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Noise in the Workplace

jackhammerSome workplaces can have dangerous noise levels. About one in 12 workers exposed to loud noise in the workplace will develop hearing loss.

Risk of hearing loss depends on volume and length of time exposed to noise. Hearing loss from noise usually occurs over time. Risks of exposure to loud noise include:

  • Temporary hearing loss, which can last a few hours or a few days
  • Permanent hearing loss if you’re often exposed to loud noises
  • Tinnitus, or ringing in the ears, which can be temporary or permanent
How loud is too loud?
  • Long-term exposure to noise above 85 decibels (dBA) can eventually damage your hearing.
  • If co-workers are shouting to be heard – noise levels are too high.
What are the early signs of hearing loss?
  • Difficulty understanding speech.
    • You can hear the words, but can’t understand them.
    • You often ask others to repeat what they’ve said.
    • You feel like people are always mumbling when they are talking.
  • Ringing or buzzing in your ears.
  • Difficulty hearing conversations on the telephone.
  • Needing to turn the TV or radio volume up louder than other people in the room prefer.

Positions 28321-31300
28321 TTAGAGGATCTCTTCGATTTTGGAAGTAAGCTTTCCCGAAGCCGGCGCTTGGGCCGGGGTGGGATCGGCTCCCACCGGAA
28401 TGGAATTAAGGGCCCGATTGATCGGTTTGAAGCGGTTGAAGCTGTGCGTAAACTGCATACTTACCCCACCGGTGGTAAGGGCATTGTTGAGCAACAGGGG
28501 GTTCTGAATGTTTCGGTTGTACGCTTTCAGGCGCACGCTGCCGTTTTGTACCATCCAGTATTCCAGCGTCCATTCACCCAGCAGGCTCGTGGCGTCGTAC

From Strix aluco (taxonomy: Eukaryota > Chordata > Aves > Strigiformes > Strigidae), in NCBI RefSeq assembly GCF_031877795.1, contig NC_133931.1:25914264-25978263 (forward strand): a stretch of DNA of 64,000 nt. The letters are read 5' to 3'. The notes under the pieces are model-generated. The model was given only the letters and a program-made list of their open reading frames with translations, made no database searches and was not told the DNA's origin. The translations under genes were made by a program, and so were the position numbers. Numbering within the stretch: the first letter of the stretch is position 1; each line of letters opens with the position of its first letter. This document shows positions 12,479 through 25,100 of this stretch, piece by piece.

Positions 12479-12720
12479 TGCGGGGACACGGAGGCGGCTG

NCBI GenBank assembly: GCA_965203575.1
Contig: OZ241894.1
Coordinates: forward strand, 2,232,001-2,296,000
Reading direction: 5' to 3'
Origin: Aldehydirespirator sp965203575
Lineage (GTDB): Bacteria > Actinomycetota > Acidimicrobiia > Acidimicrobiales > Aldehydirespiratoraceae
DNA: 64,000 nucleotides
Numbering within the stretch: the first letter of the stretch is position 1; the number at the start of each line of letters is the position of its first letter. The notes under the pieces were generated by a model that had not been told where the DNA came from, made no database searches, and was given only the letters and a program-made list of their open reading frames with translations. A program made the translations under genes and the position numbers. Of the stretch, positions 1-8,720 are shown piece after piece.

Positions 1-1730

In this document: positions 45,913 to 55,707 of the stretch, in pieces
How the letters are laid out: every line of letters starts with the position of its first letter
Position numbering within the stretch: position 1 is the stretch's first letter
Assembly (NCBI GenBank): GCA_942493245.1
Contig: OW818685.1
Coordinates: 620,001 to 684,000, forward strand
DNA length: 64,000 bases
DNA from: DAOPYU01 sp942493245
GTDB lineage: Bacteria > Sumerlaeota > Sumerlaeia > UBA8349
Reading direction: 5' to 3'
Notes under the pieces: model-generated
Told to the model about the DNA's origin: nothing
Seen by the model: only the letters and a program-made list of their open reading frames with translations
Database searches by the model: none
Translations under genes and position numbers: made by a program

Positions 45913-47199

By the time you realize that you have hearing loss, it may be too late. See a doctor and ask for a hearing test if it is noisy where you work or if you have any of the early warning signs listed above.

What Your Employer Should Do
  • Test noise levels in areas where noise is a problem. Employers should repeat testing whenever changes in the work environment occur.
  • Use engineering controls that reduce noise level to 85dBA.  Protect workers from noise by using controls that lower sound volume.
  • Isolate noisy operations with enclosures and barriers and keep workers away from noise sources.
  • Use quieter equipment and tools.
  • Your employer must use engineering controls when noise levels exceed 90dBA. Provide baseline and annual hearing tests for all employees exposed to noise levels at 85dBA and higher.
  • Provide employee training on the dangers of noise and how to choose and wear hearing protection.
  • Provide hearing protection to all employees exposed to 85dBA and higher.

    Best Practices:  Maintain noise levels below 85dBA in work areas.

How can I protect myself at work?
  • Stay away from noisy areas, if possible.
  • Use noise controls, such as enclosures and mufflers, and maintain equipment to keep noise levels low.
  • Wear hearing protection when noise controls are not available.
  • Get a hearing test. Detect hearing loss early by getting annual hearing tests if you work in noisy areas. Your employer may be required to provide hearing tests.
  • Talk to your employer or call OSHA (1-800-321-OSHA) if you are concerned that noise levels are too high where you work.
Types of Hearing Protection
  • Earplugs are made of foam, rubber or plastic and are available in different sizes. You can also get custom-molded earplugs. Earplugs that fit properly offer a high level of protection. 
  • Ear muffs cover the entire ear to keep noise out. Facial hair, glasses or goggles can break the seal of the muff and reduce protection. If you wear glasses or goggles or have heavy sideburns wear earplugs.
  • Canal caps are worn over the ear opening and are good for short use. They offer the least amount of protection from noise.